Ibex Battery Systems

Diagnostic Testing

Battery Diagnostic Testing This is automatically performed periodically and can be disabled if desired. During the diagnostic test, the charger powers down and allows battery-only power to the application's load. The duration of this test is field programmable by connecting a specific value resistor (1/4W 5%) across the +CHG and -BAT output terminals.

Battery Diagnostic Programming Resistor

The unit's microprocessor constantly monitors the battery voltage during this test. For the duration of the test, if the battery voltage stays above 11.7V, the test is considered to be a pass. If the battery voltage reaches 11.7V, the diagnostic test is terminated immediately, the charger powers back up, and the test is considered to be a fail.

During this test, the voltage to the application's load is never allowed to go below 11.7V. This is to assure continued operation of the load.

After the test completes (either pass or fail), the charger initiates a battery charge cycle. A diagnostic test failure is indicated via the signal at the +CHG output terminal.

The diagnostic test is not performed during a power failure.

Volume users can order units with custom firmware which eliminates the need for the programming resistor. Of course, the user will then be locked-in to a specific diagnostic test and +CHG terminal behavior. There is no extra cost providing the minimum order is 25 pieces.

+CHG Terminal Signals The +CHG terminal is used to signal several charger conditions. Connecting a standard LED or CMOS logic to the +CHG and -BAT terminals is permitted and causes no cross-interaction with the optional programming resistor.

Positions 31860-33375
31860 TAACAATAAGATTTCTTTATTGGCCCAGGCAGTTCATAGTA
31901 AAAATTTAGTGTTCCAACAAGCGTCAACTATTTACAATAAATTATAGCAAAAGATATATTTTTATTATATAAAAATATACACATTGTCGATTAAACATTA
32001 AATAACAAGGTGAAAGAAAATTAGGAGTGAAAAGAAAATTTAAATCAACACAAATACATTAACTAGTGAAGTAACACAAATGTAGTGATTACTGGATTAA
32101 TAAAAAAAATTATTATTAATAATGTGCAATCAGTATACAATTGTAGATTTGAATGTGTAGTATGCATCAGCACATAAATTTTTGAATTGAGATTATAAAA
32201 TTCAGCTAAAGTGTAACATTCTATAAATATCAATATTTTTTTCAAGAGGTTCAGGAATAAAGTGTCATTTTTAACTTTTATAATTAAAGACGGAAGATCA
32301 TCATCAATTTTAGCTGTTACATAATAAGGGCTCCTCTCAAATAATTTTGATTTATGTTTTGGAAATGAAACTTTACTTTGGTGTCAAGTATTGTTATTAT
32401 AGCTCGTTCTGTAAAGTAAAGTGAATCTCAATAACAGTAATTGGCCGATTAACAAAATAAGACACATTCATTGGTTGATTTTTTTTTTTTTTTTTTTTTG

Programmed for Normal +CHG Terminal Signaling This +CHG signaling option is useful if an operator is on-site. LEDs can be connected to the +CHG and +PWR terminals to give a visual indication of the charger's operation. For remote sites with a data link, the alternate +CHG behavior may be more useful.

If the charger is powered by the AC mains (+PWR terminal high), the +CHG terminal is high while the charger is in bulk or absorption charging modes. +CHG is low when the charger is in float mode.

If the AC mains have failed (+PWR terminal low), a signal appears at the +CHG terminal indicating the battery voltage. The Operation Manual details the meaning of the signal sequence.

3 stage sla battery charger

While the charger is performing a diagnostic test, the +CHG terminal remains high with a periodic .066 second blink (+CHG low).

3 stage lead acid battery charger

If the diagnostic test fails, the +CHG terminal continuously alternates .066 seconds high, .066 seconds low. This alternating flashing continues until AC power is toggled off-on.

If the AC power fails at this point, the +CHG terminal stops flashing and reverts to the battery voltage signal (shown above). When AC power is restored, the charger is reset to its normal pre-diagnostic state.